Mikel79 Posted 7 Jun 2013 , 7:53pm
post #1 of

AHi cakers!

What is the secret?!

Buttercream iced round cake.

I want to place a horizontal fondant strip directlly around the middle of the cake. I want it 100% straight and even. I can't do it!

I have seen countles bc iced cakes, especially tierd cakes, with a horizontal strip that is so straight and even!

How is it done?

;-)

10 replies
Vista Posted 7 Jun 2013 , 8:09pm
post #2 of

https://www.facebook.com/notes/royal-bakery/horizontal-stripes-tutorial/464123946942244

DeliciousDesserts Posted 8 Jun 2013 , 12:11am
post #3 of

AMark exactly where it needs to go. Either use a ruler/tape or Wilton makes a tool to use for marking.

cherrycakes Posted 8 Jun 2013 , 12:14am
post #4 of

There's a great class available on Craftsy by Jessica Harris that you should check out. She has a great wax paper method for applying horizontal stripes.

Mikel79 Posted 8 Jun 2013 , 2:42pm
post #5 of

Thanks for the input!

 

=)

SourLemonz Posted 8 Jun 2013 , 6:27pm
post #6 of

AI definitely recommend the Crafty class by Jessica Harris! Her wax paper method is so simple, but I never would have thought of it. :)

matthewkyrankelly Posted 8 Jun 2013 , 7:22pm
post #7 of

If you use a crusting buttercream, you simply apply a double strip around the cake and remove the bottom strip.

 

If I wanted a 1 inch strip placed 2 inches above the bottom, I would first cut a 3 inch strip.  Then cut it into a 2inch and a 3inch piece without separating them.  Wrap them around the cake together and pull the lower strip away.  It works best if you use a piece of parchment to move the fondant.

Mikel79 Posted 9 Jun 2013 , 12:19am
post #8 of

A

Original message sent by matthewkyrankelly

If you use a crusting buttercream, you simply apply a double strip around the cake and remove the bottom strip.

If I wanted a 1 inch strip placed 2 inches above the bottom, I would first cut a 3 inch strip.  Then cut it into a 2inch and a 3inch piece without separating them.  Wrap them around the cake together and pull the lower strip away.  It works best if you use a piece of parchment to move the fondant.

How are removing the fondant withoutt messing with the icing? I use a crusting bc, but aplplying the amount of fondant suggested then removing sounds like it might mess witth the icing? Not sure how the parchment plays, can u elaborate? Thanks for the input.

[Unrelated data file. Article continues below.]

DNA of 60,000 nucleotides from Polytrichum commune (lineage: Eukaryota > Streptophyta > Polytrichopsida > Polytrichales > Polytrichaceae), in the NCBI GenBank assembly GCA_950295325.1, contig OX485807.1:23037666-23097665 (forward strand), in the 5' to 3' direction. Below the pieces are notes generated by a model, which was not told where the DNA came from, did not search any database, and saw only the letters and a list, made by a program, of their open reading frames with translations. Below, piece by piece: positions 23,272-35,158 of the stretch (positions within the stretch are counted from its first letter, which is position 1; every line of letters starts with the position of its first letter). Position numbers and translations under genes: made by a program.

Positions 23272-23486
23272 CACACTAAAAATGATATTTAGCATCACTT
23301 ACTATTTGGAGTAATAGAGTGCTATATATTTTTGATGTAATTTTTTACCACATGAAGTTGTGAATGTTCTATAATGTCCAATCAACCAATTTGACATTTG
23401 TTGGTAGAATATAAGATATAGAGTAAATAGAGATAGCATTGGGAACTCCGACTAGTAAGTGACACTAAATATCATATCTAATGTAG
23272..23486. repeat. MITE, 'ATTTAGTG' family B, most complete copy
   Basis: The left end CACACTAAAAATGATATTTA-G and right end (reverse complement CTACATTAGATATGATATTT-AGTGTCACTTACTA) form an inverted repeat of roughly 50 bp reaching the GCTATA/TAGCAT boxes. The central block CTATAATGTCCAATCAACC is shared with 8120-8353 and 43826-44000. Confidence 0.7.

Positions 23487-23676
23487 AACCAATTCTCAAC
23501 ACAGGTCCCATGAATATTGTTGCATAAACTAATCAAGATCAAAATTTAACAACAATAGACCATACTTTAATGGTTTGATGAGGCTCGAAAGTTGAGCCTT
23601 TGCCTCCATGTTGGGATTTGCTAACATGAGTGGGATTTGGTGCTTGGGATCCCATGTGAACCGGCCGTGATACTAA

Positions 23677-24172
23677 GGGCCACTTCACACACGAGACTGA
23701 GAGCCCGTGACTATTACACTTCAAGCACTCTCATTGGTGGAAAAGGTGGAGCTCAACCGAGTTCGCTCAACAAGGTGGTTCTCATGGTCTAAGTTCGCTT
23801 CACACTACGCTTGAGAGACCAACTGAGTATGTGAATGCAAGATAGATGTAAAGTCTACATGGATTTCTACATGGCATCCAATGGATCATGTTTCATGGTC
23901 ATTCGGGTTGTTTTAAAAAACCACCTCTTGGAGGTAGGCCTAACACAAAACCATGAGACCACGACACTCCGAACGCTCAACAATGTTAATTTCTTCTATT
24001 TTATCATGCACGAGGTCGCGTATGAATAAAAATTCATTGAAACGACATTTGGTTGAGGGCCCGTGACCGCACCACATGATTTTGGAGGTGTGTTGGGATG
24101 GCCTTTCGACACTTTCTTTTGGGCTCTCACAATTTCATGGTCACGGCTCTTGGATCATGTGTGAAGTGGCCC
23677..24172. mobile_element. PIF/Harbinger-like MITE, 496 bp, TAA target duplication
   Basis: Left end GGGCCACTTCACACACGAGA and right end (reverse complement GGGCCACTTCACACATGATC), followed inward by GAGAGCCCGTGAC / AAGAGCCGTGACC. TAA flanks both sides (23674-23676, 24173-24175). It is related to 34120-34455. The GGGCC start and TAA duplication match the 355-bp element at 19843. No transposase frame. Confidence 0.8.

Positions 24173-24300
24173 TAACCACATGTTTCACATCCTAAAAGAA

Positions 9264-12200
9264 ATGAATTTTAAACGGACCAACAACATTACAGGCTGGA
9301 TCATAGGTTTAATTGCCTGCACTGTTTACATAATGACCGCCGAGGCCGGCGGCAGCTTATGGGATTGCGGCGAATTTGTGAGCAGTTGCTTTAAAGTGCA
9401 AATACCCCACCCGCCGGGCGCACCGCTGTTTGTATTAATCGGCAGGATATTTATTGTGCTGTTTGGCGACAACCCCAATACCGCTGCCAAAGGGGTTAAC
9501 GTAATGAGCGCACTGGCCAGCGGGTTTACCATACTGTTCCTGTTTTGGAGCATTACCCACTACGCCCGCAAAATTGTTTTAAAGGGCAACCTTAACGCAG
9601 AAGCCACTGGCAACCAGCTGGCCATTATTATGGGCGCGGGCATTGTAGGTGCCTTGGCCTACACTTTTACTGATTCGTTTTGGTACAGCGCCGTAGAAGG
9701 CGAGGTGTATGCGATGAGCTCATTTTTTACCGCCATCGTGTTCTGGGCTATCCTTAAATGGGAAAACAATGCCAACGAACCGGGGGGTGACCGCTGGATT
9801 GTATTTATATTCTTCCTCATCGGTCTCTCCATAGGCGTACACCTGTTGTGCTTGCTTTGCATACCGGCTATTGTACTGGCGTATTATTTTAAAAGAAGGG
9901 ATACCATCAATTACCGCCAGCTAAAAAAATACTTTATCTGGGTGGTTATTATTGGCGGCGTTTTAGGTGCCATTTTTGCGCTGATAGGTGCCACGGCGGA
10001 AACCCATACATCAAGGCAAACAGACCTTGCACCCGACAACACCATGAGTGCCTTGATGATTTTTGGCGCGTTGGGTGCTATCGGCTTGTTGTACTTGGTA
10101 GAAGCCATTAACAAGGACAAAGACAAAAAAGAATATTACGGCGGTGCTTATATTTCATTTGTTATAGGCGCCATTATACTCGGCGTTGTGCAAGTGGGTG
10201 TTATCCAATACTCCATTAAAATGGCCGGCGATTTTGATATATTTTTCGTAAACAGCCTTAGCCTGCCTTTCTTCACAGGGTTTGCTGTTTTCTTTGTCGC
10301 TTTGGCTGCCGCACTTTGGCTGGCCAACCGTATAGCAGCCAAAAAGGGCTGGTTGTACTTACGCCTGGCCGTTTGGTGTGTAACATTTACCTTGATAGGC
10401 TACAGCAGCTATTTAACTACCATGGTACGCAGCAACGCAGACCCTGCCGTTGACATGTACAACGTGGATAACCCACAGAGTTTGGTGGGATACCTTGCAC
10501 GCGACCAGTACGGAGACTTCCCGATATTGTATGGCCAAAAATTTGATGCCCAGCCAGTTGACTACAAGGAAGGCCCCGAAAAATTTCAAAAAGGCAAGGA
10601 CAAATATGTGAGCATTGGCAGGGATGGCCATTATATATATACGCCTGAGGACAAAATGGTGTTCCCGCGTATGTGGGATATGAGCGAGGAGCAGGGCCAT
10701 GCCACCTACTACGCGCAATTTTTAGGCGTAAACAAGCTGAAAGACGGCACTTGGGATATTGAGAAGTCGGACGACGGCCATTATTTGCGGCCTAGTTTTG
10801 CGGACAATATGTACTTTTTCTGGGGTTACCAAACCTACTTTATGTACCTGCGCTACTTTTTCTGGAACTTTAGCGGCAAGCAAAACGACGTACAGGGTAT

suzied Posted 9 Jun 2013 , 3:38am
post #9 of

Buy a hemmer from the 2$ shop. it has markings on it with a a piece protruding. set it to the desired height and run it along the cake, gently.  cut yr strip of fondant, dust with corn starch on top, so that it wont adhere, and lightly roll it. place it on the line that you have marked on the cake (start from the rear) and gently unroll   it along theline and press on to the cake (before unrolling, wet a paint brush and run along the marking)

Mikel79 Posted 9 Jun 2013 , 11:57am
Quote:
Originally Posted by suzied 

Buy a hemmer from the 2$ shop. it has markings on it with a a piece protruding. set it to the desired height and run it along the cake, gently.  cut yr strip of fondant, dust with corn starch on top, so that it wont adhere, and lightly roll it. place it on the line that you have marked on the cake (start from the rear) and gently unroll   it along theline and press on to the cake (before unrolling, wet a paint brush and run along the marking)

icon_biggrin.gif

 

Thx!

DeliciousDesserts Posted 9 Jun 2013 , 12:01pm

A

Original message sent by suzied

Buy a hemmer from the 2$ shop.

LOVE my hemmer! I also use it for measuring length of legs for SPS.

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